Amal Ghosh passed away in February 2022 aged eighty-nine.

Ghosh was born in Kolkata (Calcutta) in 1933. Following a brief period as a medical student, he attended the Kolkata Government College of Art and Craft where he trained in fine art painting. In 1958 he enrolled at the Central School of Arts and Crafts in London studying painting, vitreous enamel, and stained glass. His tutors included Cecil Collins and Alan Davies.

Ghosh’s main and lasting contribution to stained glass in the United Kingdom (and India also) was through his teaching.

From the late 1960’s he taught enamelling and then later stained glass at what was to become Central Saint Martins, whilst Patrick Reyntiens was Head of Fine Art. He was possibly one of the first lecturers of Asian origin to teach at a British art school. Ghosh took over as course director on the stained glass course when Reyntiens retired in 1986. He taught alongside the late Adelle Corrin, and Caroline Swash before retiring in 1997.

The CSM course was unique in being based within a School of Fine Art. In this respect Ghosh was perfectly qualified being primarily a fine artist and used his experience to inform concerns of light, colour, symbolism, and mark-making in teaching the medium of stained glass.

He also established the popular stained glass course at the City Literary Institute in the 1960’s and taught there until the 1990’s. He organised a City Lit student commission of heraldic shields at the House of Lords in 1981.

In his own practice, he realised many private and public commissions in vitreous enamels on metal and stained glass collaborating with his wife Iris. These included Eastman Dental Hospital, London in 1992 and West Middlesex University Hospital in 1997. He divided his time between London and India both as an exhibitor and as visiting Emeritus Professor.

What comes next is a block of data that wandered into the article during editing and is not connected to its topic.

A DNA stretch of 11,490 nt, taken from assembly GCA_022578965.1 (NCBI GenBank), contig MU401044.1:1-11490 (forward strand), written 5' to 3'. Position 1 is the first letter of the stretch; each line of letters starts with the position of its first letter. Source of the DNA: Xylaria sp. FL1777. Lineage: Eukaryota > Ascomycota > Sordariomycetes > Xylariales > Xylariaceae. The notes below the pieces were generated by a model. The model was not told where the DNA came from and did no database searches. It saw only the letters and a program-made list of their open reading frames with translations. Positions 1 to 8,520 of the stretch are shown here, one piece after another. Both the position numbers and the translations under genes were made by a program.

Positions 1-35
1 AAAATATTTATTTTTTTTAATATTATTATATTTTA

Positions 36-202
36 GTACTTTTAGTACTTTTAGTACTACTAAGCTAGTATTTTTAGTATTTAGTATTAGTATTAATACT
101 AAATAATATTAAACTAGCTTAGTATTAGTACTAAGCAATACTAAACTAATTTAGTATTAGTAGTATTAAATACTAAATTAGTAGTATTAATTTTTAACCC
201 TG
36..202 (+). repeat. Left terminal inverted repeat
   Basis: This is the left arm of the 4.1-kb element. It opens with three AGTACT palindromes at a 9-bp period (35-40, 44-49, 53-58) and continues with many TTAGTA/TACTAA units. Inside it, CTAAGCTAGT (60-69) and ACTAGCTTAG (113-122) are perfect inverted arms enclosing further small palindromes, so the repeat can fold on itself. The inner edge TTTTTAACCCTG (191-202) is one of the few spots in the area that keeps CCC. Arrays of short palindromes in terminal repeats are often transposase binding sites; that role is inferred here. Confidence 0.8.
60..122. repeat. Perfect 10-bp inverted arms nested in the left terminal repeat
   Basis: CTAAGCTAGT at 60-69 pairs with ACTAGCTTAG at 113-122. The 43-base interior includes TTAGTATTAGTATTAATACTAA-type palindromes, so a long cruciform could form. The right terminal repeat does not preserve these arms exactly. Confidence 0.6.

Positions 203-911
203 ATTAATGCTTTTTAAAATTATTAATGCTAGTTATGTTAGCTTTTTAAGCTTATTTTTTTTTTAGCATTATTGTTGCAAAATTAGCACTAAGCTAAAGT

Painting remained his first love and became his main practice in later years. He exhibited regularly with solo shows in London and Kolkata and his work is in various public collections including the Victoria and Albert Museum. His painting drew on his Indian heritage whilst strongly influenced by Post-War Modernist movements.

Ghosh’s students remember him as an inspiring, supportive, generous, and insightful teacher. A distinguishing characteristic of his teaching was how he enabled students to develop ideas and a personal language in glass without ever imposing any prescribed notions of style or concept. His unique gift was to intuitively grasp a student’s creative aspirations and to quietly respond to this.

Many of Ghosh’s students have progressed to become professional glass artists and some have taken on teaching positions often influenced by his approach. Through their practice as artists and educators, the discipline of stained glass and glass art remains alive for succeeding generations. A fitting legacy of Ghosh’s life and work.

Ghosh is survived by his wife Iris, his son and daughter, and two grandchildren.